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Nutrition For Martial Arts Excellence

Nutrition for Martial Arts Excellence

True Practitioners of the martial arts are physically and mentally strong. Staying fit with endurance building strategies and maintaining muscle strength are requirements for performing the countless sequences that lend vibrancy and purpose to our discipline. Nourishing the body with the right nutrients keeps a martial artists’ body and mind fluid and focused. We will preface this by saying we are NOT nutritionists, but through years of practice, martial arts choreography, and the continuous skill-building that happens around here at Master S.H. Yu Martial Arts, we have followed some basic, and simple guidelines that have stood the test of time.  Here’s hoping this will give you some “food for thought”!

Foods Martial Artists Should EatFresh Fruit Salad in a Jar

Martial artists excel with a sensible diet including lean proteins, like fish, eggs, nuts & seeds, and lean meats; carbohydrates, like whole grains, lots of veggies of multiple colors, and fruits and healthy fats, such as healthy oils and avocados. Nutrient-rich foods like these build our 3-square meals each day; you may find a better schedule (such as healthy snacks & smaller, more frequent meals), but 3-squares with a good 6 hours between meals works well for us.  If you are eating nutrient-dense, your body will absorb and use the energy efficiently throughout the day.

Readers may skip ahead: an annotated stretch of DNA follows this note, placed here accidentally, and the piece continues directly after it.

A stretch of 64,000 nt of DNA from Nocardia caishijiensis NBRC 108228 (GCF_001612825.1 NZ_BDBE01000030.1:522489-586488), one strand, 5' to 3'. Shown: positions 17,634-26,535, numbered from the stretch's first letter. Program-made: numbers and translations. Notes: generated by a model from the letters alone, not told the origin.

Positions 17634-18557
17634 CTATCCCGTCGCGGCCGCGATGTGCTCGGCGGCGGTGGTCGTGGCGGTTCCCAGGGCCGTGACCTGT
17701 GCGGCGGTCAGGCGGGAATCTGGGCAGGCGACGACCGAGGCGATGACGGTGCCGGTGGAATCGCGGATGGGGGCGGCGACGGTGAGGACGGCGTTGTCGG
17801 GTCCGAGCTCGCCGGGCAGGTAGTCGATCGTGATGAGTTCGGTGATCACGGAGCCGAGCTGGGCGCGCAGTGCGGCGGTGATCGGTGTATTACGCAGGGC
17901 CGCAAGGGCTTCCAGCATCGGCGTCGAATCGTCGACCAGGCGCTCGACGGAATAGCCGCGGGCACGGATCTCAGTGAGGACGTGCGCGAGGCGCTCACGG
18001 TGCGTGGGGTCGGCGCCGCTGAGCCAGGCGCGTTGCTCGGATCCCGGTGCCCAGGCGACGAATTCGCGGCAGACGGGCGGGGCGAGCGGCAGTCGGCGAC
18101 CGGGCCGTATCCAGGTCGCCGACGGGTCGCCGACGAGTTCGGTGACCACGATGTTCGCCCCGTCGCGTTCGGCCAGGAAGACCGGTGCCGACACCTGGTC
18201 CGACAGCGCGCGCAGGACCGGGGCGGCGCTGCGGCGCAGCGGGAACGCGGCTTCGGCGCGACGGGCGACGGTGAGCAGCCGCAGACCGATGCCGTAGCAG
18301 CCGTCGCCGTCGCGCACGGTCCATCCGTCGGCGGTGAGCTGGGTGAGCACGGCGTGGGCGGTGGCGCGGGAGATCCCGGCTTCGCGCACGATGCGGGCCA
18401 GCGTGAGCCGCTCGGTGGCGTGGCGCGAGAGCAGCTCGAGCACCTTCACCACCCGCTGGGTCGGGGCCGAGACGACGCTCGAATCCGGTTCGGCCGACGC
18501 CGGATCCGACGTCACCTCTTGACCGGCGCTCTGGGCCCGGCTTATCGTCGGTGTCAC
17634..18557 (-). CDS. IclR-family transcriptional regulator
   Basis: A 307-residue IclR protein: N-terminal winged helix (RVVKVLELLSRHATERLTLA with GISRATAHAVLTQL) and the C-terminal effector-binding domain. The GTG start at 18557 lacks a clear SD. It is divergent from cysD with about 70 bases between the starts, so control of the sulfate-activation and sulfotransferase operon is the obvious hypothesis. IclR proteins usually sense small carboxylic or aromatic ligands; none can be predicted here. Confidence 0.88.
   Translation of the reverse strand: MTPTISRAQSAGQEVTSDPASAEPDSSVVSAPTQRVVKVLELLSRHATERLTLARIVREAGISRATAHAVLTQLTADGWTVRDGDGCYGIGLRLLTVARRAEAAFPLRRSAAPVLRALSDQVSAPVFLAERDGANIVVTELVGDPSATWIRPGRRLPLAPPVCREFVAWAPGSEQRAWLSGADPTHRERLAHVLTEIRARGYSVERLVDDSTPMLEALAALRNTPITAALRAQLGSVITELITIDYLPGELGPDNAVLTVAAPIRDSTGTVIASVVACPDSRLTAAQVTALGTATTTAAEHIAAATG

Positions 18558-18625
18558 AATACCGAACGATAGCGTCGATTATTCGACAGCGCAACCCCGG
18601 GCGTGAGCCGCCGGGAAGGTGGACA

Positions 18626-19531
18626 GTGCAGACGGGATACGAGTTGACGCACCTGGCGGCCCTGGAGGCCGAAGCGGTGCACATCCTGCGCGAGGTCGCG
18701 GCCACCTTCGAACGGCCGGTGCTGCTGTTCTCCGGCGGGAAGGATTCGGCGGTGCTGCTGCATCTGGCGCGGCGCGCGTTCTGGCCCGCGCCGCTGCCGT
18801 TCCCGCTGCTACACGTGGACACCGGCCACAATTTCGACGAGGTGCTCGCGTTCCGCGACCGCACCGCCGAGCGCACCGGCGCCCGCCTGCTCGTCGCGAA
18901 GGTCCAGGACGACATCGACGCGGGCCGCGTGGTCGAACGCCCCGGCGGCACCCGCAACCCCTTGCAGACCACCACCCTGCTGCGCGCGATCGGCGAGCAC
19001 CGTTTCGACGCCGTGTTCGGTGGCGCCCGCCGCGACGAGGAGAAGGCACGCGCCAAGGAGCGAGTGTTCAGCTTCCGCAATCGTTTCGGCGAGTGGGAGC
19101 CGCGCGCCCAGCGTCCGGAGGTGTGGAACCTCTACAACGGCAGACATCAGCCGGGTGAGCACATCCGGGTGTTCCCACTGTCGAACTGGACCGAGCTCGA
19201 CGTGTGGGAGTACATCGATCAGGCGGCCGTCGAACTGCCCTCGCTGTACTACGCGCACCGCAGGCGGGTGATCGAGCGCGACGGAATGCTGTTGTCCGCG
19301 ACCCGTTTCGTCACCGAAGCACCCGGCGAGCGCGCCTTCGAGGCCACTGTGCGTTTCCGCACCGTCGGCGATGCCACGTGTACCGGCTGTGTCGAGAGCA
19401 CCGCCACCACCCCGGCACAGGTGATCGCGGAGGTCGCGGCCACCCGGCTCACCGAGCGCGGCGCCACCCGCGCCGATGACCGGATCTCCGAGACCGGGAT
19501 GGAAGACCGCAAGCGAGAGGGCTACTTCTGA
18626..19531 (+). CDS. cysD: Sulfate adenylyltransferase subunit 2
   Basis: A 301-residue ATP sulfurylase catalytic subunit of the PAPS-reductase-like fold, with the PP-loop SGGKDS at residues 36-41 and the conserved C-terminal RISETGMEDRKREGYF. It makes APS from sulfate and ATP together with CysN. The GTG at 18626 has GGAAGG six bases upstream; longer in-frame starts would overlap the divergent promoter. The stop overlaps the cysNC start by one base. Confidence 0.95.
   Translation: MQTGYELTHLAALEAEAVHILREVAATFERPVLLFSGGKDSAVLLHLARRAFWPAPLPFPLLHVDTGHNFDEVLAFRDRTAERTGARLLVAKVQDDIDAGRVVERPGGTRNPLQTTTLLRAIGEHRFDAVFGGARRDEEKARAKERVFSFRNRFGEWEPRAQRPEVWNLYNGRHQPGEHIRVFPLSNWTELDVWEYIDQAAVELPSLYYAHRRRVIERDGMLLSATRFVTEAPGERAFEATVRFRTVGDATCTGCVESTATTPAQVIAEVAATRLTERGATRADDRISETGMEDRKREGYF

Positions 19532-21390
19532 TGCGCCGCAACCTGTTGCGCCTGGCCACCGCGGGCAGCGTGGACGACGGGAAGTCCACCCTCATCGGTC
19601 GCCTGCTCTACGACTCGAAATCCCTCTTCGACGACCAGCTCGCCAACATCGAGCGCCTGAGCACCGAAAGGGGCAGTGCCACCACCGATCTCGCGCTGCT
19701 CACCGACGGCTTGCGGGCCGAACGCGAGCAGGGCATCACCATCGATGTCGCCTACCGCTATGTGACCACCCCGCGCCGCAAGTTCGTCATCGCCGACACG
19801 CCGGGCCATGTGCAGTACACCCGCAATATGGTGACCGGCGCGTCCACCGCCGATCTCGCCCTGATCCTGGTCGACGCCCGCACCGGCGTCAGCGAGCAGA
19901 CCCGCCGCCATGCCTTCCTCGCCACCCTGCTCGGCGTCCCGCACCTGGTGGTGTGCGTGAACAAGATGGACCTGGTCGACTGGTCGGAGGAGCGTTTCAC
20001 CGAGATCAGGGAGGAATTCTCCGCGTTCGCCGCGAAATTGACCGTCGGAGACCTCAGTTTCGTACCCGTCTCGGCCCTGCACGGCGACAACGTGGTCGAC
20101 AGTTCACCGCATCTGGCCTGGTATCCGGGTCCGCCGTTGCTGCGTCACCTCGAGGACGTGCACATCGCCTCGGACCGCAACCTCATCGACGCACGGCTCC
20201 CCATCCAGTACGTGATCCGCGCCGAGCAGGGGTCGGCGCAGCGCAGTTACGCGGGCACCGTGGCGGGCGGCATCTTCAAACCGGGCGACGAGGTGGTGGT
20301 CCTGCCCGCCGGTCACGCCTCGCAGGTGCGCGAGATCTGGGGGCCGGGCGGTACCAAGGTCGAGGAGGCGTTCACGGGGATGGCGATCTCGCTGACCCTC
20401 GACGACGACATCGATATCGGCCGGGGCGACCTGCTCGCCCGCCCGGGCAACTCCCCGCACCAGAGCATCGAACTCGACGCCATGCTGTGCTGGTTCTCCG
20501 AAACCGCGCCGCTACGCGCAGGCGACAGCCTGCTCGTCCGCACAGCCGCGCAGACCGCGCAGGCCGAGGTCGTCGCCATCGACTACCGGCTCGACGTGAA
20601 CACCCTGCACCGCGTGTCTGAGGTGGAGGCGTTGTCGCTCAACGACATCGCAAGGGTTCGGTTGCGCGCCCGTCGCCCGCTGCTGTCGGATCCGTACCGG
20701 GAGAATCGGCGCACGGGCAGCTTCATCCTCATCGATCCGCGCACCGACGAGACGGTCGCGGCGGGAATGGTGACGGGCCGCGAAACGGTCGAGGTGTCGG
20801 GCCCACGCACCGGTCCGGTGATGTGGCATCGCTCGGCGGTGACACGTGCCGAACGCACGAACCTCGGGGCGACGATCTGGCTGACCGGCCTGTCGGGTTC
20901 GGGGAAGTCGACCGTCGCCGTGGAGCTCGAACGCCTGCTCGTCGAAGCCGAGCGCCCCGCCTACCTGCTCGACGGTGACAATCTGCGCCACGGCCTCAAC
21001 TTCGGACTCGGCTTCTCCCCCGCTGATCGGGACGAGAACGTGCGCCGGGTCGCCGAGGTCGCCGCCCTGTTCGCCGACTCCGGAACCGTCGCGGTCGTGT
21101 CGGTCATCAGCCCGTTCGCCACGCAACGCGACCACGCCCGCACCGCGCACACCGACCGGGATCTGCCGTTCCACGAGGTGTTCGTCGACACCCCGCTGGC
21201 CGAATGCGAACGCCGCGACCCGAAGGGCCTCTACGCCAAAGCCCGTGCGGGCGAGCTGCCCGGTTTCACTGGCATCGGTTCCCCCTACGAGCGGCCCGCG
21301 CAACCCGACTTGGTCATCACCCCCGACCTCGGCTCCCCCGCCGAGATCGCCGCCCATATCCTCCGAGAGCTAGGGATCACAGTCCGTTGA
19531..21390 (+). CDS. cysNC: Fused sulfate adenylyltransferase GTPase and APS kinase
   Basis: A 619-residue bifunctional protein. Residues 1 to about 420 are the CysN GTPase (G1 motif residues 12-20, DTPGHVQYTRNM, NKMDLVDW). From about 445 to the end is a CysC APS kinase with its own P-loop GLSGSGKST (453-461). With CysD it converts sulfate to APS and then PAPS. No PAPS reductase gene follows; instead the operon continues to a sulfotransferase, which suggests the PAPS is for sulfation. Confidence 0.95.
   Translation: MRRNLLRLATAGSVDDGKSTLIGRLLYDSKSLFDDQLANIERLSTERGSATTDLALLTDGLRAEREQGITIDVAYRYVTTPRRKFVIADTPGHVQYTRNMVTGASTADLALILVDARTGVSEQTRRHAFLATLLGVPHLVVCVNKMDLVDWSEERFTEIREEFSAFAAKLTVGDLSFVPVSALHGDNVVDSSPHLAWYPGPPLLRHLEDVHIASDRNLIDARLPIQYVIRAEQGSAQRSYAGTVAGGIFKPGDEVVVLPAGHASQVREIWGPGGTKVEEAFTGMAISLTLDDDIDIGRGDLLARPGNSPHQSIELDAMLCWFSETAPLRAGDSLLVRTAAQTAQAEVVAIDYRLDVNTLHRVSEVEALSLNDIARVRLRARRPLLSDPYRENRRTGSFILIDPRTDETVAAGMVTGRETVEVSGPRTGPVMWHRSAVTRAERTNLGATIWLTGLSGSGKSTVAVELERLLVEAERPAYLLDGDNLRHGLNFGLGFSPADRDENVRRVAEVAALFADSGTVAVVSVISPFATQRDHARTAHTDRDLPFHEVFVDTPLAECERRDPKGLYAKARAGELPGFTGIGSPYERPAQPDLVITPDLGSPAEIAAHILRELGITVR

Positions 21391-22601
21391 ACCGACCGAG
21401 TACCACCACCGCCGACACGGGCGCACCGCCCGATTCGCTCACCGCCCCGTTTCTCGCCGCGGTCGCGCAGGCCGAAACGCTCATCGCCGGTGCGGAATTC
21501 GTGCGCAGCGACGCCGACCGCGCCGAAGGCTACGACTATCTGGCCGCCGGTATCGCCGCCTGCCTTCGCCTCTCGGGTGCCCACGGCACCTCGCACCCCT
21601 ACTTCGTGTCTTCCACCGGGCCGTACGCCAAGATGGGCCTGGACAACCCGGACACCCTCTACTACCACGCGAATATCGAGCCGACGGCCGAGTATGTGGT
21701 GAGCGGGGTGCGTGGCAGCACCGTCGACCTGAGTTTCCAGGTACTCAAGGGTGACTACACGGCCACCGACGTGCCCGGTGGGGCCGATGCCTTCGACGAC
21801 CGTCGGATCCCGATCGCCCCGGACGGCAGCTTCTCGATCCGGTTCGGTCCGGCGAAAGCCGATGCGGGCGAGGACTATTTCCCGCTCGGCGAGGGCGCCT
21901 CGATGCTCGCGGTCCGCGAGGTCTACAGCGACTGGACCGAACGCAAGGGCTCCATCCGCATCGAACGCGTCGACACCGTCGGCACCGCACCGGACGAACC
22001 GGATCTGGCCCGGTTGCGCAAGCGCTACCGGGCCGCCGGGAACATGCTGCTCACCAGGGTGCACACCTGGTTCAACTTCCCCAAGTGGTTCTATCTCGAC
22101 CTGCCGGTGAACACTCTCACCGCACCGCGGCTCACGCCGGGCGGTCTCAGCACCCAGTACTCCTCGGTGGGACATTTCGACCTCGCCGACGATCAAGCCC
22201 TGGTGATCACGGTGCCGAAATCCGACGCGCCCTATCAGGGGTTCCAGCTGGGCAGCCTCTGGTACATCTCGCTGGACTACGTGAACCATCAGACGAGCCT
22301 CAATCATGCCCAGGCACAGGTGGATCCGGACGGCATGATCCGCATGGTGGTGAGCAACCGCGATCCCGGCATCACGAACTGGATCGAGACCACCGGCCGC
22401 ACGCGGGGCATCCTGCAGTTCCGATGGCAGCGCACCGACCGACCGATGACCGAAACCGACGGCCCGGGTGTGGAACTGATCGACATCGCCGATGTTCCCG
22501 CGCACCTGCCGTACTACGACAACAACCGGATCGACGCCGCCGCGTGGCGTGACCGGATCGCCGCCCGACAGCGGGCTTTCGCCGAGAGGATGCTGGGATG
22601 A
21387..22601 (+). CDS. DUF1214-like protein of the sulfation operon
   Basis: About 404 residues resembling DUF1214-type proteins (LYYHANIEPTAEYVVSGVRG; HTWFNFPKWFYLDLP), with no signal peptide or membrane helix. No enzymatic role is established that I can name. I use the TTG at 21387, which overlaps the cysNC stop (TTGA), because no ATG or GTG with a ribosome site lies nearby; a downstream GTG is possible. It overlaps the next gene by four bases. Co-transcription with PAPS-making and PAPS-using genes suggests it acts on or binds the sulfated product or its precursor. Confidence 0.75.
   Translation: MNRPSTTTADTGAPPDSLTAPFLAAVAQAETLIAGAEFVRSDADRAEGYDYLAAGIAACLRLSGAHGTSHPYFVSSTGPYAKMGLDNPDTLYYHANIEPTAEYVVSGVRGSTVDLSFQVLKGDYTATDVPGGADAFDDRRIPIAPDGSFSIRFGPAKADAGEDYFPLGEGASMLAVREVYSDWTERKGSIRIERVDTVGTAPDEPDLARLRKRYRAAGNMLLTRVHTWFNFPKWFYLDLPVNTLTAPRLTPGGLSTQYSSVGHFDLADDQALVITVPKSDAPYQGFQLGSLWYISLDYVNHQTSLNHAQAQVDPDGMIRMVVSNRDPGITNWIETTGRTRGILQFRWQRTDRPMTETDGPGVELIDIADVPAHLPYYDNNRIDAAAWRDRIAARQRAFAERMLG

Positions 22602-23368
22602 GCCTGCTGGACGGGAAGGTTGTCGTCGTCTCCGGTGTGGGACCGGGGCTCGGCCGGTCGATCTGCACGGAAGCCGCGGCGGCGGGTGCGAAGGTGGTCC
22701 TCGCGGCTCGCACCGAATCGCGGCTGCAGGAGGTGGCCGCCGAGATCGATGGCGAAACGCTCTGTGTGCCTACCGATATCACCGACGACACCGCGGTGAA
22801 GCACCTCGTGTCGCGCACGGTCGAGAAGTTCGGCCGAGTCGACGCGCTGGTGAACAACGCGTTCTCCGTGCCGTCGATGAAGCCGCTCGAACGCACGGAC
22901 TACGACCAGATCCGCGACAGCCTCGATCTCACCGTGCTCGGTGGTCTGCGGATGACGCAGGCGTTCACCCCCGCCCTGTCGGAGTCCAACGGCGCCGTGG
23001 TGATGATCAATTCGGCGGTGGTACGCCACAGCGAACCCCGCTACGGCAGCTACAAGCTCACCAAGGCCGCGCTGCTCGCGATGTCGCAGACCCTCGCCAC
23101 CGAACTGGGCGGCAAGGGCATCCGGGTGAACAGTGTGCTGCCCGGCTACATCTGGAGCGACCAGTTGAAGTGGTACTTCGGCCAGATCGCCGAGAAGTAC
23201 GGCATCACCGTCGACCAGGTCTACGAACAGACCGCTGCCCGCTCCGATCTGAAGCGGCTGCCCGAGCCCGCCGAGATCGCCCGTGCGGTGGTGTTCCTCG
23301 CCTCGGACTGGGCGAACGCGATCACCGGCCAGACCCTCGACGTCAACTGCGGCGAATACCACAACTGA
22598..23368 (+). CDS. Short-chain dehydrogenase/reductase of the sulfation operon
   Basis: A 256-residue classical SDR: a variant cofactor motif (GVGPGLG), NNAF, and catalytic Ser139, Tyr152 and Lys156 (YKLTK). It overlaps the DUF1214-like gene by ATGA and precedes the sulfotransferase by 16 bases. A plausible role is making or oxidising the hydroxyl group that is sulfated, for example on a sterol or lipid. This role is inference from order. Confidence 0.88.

While remaining consistent with a healthy meal plan offers numerous physical health benefits for martial artists of all levels,  unhealthy, processed foods can zap the energy right out of a practicing martial artist. Performance also suffers when we make poor food choices.

Breakfast Foods to Avoid

Eating breakfast is a must for those who are physically active. GrandMaster Yu follows an asian diet of steamed fish, miso soup, rice, seaweed, and kimchee.  We certainly don’t expect you to follow this macrobiotic path (!),  however devouring a sugar-laden bowl of breakfast cereal puts martial artists on the wrong path. Weight gain is a result of high-sugar foods, and no martial artist should slow down their pace with unnecessary body fat.

Flavored instant oats are also unwholesome. Instant oats are dehydrated, pre-cooked and laden with sugars and salt, the oats dwindle in comparison to the nutritional value of rolled oats. Avoid the consequences of eating instant oats, and be energized enough to throw a powerful kick.

Lunch and Dinner Foods to Avoid

Moving on to lunch, pasta is a well-received food in our culture. Though hearty, most pasta is refined, meaning the popular staple is high in calories but lacks substantial fiber and nutrients. Consuming too much pasta is linked to a higher risk of heart disease, insulin resistance and high blood sugar.

Even as a tasty side dish, avoid processed, canned soup!  The preservatives and high-sodium content give canned soups a bad grade in our book! Those who suffer from high blood pressure or cholesterol are advised to prevent further aggravation of these conditions by passing on canned soups, and really all processed foods.